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  • Report looks at captured nature of BC’s Oil and Gas Commission August 6, 2019
    From an early stage, BC’s Oil and Gas Commission bore the hallmarks of a captured regulator. The very industry that the Commission was formed to regulate had a significant hand in its creation and, too often, the interests of the industry it regulates take precedence over the public interest. This report looks at the evolution […]
    Canadian Centre for Policy Alternatives
  • Correcting the Record July 26, 2019
    Earlier this week Kris Sims and Franco Terrazzano of the Canadian Taxpayers Federation wrote an opinion piece that was published in the Calgary Sun, Edmonton Sun, Winnipeg Sun, Ottawa Sun and Toronto Sun. The opinion piece makes several false claims and connections regarding the Corporate Mapping Project (CMP), which we would like to correct. The […]
    Canadian Centre for Policy Alternatives
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    Our new report maps rental affordability in neighbourhoods across Canada by calculating the “rental wage,” which is the hourly wage needed to afford an average apartment without spending more than 30% of one’s earnings.  Across all of Canada, the average wage needed to afford a two-bedroom apartment is $22.40/h, or $20.20/h for an average one […]
    Canadian Centre for Policy Alternatives
  • Towards Justice: Tackling Indigenous Child Poverty in Canada July 9, 2019
    CCPA senior economist David Macdonald co-authored a new report, Towards Justice: Tackling Indigenous Child Poverty in Canada­—released by Upstream Institute in partnership with the Assembly of First Nations (AFN) and the Canadian Centre for Policy Alternatives (CCPA)—tracks child poverty rates using Census 2006, the 2011 National Household Survey and Census 2016. The report is available for […]
    Canadian Centre for Policy Alternatives
  • Fossil-Power Top 50 launched July 3, 2019
    What do Suncor, Encana, the Royal Bank of Canada, the Fraser Institute and 46 other companies and organizations have in common? They are among the entities that make up the most influential fossil fuel industry players in Canada. Today, the Corporate Mapping Project (CMP) is drawing attention to these powerful corporations and organizations with the […]
    Canadian Centre for Policy Alternatives
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World Bank Joint Ventures With JP Morgan

(The following was sent by ITUC Washington representative Peter Bakvis and deserves wider distribution. While this action by the World Bank might reduce food prices at the margin, it would be far preferable for them to push for regulation of speculation in food instead of joining in a destructive game.)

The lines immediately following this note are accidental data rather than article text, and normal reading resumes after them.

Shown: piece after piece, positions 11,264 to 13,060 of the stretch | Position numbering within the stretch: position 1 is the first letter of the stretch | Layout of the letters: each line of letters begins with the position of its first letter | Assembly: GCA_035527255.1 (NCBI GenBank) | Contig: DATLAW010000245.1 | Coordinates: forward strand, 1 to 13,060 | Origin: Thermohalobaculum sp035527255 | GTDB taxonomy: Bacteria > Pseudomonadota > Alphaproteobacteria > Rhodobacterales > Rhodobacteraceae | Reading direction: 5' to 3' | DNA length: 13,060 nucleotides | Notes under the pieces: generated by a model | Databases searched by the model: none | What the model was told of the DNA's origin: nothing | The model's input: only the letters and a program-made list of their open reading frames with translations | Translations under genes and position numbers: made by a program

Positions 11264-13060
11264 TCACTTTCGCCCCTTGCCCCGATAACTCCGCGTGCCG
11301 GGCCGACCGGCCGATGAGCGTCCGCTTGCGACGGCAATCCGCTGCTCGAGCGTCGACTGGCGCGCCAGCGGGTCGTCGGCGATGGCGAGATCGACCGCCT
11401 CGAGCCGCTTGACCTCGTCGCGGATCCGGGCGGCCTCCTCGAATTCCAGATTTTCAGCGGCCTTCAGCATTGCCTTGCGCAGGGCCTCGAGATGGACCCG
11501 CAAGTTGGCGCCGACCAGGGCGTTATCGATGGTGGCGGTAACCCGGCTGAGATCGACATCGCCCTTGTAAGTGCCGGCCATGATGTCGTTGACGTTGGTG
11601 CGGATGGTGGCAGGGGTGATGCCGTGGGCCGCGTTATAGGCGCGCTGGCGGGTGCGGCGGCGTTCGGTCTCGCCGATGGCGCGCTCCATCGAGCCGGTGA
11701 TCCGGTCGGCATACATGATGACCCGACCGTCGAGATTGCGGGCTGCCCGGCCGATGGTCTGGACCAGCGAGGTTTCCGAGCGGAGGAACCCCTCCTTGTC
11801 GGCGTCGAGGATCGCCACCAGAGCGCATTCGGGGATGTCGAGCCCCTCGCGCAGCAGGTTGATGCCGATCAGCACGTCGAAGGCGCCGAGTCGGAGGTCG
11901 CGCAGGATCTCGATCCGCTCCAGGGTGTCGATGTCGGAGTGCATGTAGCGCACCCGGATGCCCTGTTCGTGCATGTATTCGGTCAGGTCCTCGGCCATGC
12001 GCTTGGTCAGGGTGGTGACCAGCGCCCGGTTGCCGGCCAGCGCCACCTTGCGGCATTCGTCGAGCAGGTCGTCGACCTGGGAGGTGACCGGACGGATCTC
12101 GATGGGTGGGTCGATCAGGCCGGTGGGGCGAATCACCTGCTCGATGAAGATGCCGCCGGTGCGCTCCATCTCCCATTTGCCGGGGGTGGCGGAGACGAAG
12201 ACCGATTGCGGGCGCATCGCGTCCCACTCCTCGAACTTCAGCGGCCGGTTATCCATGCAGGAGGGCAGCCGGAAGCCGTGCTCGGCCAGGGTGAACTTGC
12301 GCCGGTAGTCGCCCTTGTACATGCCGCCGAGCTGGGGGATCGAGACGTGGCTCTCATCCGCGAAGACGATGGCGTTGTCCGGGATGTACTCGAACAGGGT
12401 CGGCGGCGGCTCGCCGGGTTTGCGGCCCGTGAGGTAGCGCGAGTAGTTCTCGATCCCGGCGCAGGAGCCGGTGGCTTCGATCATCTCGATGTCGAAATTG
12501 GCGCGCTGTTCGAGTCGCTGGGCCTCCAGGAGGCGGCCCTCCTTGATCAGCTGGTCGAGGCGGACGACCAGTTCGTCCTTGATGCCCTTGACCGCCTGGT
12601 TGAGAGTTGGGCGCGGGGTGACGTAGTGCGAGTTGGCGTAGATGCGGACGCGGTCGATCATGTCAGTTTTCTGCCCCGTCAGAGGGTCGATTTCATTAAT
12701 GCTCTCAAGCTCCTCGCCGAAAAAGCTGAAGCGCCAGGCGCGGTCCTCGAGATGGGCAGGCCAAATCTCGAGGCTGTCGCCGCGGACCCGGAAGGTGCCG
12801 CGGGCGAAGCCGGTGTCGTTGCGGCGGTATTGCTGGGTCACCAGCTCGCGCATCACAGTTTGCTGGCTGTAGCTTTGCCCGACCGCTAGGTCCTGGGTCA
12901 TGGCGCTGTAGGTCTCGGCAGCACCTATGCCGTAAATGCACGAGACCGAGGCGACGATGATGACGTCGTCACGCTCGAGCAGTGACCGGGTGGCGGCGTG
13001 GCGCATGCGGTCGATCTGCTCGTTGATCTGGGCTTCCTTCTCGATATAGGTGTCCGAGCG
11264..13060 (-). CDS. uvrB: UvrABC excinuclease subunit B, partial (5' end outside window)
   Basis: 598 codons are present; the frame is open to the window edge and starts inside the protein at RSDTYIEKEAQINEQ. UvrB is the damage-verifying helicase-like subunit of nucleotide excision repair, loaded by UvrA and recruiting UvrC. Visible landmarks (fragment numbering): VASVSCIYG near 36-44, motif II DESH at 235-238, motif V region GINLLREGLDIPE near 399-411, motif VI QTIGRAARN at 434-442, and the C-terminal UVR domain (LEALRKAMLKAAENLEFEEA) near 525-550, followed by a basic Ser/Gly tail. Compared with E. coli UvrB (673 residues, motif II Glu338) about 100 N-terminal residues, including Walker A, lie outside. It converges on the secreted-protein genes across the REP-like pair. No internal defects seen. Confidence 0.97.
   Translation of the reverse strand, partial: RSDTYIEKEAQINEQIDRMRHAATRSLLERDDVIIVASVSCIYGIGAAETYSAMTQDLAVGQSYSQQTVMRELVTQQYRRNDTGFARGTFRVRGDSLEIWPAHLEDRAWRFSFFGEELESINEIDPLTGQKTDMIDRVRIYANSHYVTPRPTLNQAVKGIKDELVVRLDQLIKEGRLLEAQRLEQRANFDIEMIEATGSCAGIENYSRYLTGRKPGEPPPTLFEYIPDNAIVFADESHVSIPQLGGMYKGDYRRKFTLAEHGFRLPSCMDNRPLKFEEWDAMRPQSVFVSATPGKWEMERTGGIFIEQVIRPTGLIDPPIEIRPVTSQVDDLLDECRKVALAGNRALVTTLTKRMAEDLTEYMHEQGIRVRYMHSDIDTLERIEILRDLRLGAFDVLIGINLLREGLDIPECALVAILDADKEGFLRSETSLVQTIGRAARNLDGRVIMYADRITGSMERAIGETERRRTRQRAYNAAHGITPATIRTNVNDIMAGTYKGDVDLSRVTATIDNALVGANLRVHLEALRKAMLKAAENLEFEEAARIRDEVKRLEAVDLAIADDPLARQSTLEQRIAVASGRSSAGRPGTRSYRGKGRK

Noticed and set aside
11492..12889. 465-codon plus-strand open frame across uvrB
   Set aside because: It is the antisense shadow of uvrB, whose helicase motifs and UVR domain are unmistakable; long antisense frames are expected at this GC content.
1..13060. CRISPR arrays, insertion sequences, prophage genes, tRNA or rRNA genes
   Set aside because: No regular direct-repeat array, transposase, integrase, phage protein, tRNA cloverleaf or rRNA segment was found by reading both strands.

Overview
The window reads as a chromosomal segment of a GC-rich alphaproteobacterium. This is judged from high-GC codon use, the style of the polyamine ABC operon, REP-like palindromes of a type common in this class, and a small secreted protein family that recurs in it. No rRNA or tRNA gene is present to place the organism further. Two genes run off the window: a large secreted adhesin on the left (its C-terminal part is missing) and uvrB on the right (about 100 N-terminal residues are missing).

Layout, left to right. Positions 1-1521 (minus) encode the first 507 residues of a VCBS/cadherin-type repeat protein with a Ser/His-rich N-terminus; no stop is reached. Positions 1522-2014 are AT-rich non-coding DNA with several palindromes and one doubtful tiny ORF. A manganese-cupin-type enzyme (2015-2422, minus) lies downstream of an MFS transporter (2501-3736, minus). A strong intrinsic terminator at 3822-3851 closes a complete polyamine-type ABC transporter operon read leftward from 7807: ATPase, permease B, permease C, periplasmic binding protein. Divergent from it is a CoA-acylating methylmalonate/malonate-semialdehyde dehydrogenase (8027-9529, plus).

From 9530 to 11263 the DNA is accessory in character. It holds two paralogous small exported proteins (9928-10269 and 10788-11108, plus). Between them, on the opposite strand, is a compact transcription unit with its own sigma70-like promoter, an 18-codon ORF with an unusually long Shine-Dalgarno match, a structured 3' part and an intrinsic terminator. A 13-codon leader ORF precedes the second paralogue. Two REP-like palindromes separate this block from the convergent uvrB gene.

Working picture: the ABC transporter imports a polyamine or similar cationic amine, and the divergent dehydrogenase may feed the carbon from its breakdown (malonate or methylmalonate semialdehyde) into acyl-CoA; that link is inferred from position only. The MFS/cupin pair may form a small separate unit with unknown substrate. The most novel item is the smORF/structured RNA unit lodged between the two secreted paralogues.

In partnership with Wall Street investment bank JP Morgan, the World Bank has launched a food commodity hedging facility that is supposed to provide “$4 billion in protection from volatile food prices for farmers, food producers, and consumers in developing countries”.


The Bank’s press release, below, quotes World Bank president Robert Zoellick and the CEO of JP Morgan’s investment bank division as claiming that the new instrument will allow producers and consumers in developing countries “to  access agricultural price risk management”. The World Bank’s private-sector lending arm, IFC, will share in the credit risk, thus offering financial guarantees to JP Morgan. The communiqué states that IFC hopes to involve other private banks in the venture.


Several research reports published by UN agencies and the World Bank itself have blamed financial sector investments for contributing to extreme food price fluctuations since the middle of the past decade. The most recent such report, issued by UNCTAD earlier this month, blames financialization of food commodity markets, particularly through derivatives, as a major cause of food price volatility. (We sent a message about this report to the IFI-L on 6 June.) The World Bank’s communiqué makes no mention of the negative impact of investment banks’ involvement in food commodity markets or of any measures the Bank is taking to limit such impact.


The World Bank’s communiqué is below and also available in Arabic, French and Spanish at:,,contentMDK:22945434~pagePK:34370~piPK:34424~theSitePK:4607,00.html


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